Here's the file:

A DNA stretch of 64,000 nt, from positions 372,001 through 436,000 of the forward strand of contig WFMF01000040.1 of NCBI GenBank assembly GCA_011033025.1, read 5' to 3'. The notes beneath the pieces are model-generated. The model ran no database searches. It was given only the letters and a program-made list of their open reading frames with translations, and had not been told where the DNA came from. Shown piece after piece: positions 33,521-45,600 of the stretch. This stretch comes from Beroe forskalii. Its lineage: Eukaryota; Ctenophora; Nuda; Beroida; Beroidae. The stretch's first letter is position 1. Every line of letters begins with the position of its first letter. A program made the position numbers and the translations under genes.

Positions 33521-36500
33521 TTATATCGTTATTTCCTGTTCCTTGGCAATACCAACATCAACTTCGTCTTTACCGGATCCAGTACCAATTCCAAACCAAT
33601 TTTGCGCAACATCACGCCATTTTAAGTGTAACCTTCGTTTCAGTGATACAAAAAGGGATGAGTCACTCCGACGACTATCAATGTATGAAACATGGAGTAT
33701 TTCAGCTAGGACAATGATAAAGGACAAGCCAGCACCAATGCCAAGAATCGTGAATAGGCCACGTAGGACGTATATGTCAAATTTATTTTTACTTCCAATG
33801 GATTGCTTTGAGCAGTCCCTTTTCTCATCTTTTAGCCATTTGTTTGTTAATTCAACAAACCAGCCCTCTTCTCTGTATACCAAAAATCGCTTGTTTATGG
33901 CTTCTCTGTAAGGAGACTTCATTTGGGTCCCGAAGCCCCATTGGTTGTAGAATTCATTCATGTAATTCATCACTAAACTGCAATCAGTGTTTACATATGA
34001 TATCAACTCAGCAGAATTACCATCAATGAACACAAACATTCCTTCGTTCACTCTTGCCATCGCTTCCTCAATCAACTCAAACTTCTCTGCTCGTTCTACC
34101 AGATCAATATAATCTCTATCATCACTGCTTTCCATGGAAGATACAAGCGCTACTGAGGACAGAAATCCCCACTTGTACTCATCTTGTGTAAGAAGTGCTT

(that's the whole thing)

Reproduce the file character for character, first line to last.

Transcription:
A DNA stretch of 64,000 nt, from positions 372,001 through 436,000 of the forward strand of contig WFMF01000040.1 of NCBI GenBank assembly GCA_011033025.1, read 5' to 3'. The notes beneath the pieces are model-generated. The model ran no database searches. It was given only the letters and a program-made list of their open reading frames with translations, and had not been told where the DNA came from. Shown piece after piece: positions 33,521-45,600 of the stretch. This stretch comes from Beroe forskalii. Its lineage: Eukaryota; Ctenophora; Nuda; Beroida; Beroidae. The stretch's first letter is position 1. Every line of letters begins with the position of its first letter. A program made the position numbers and the translations under genes.

Positions 33521-36500
33521 TTATATCGTTATTTCCTGTTCCTTGGCAATACCAACATCAACTTCGTCTTTACCGGATCCAGTACCAATTCCAAACCAAT
33601 TTTGCGCAACATCACGCCATTTTAAGTGTAACCTTCGTTTCAGTGATACAAAAAGGGATGAGTCACTCCGACGACTATCAATGTATGAAACATGGAGTAT
33701 TTCAGCTAGGACAATGATAAAGGACAAGCCAGCACCAATGCCAAGAATCGTGAATAGGCCACGTAGGACGTATATGTCAAATTTATTTTTACTTCCAATG
33801 GATTGCTTTGAGCAGTCCCTTTTCTCATCTTTTAGCCATTTGTTTGTTAATTCAACAAACCAGCCCTCTTCTCTGTATACCAAAAATCGCTTGTTTATGG
33901 CTTCTCTGTAAGGAGACTTCATTTGGGTCCCGAAGCCCCATTGGTTGTAGAATTCATTCATGTAATTCATCACTAAACTGCAATCAGTGTTTACATATGA
34001 TATCAACTCAGCAGAATTACCATCAATGAACACAAACATTCCTTCGTTCACTCTTGCCATCGCTTCCTCAATCAACTCAAACTTCTCTGCTCGTTCTACC
34101 AGATCAATATAATCTCTATCATCACTGCTTTCCATGGAAGATACAAGCGCTACTGAGGACAGAAATCCCCACTTGTACTCATCTTGTGTAAGAAGTGCTT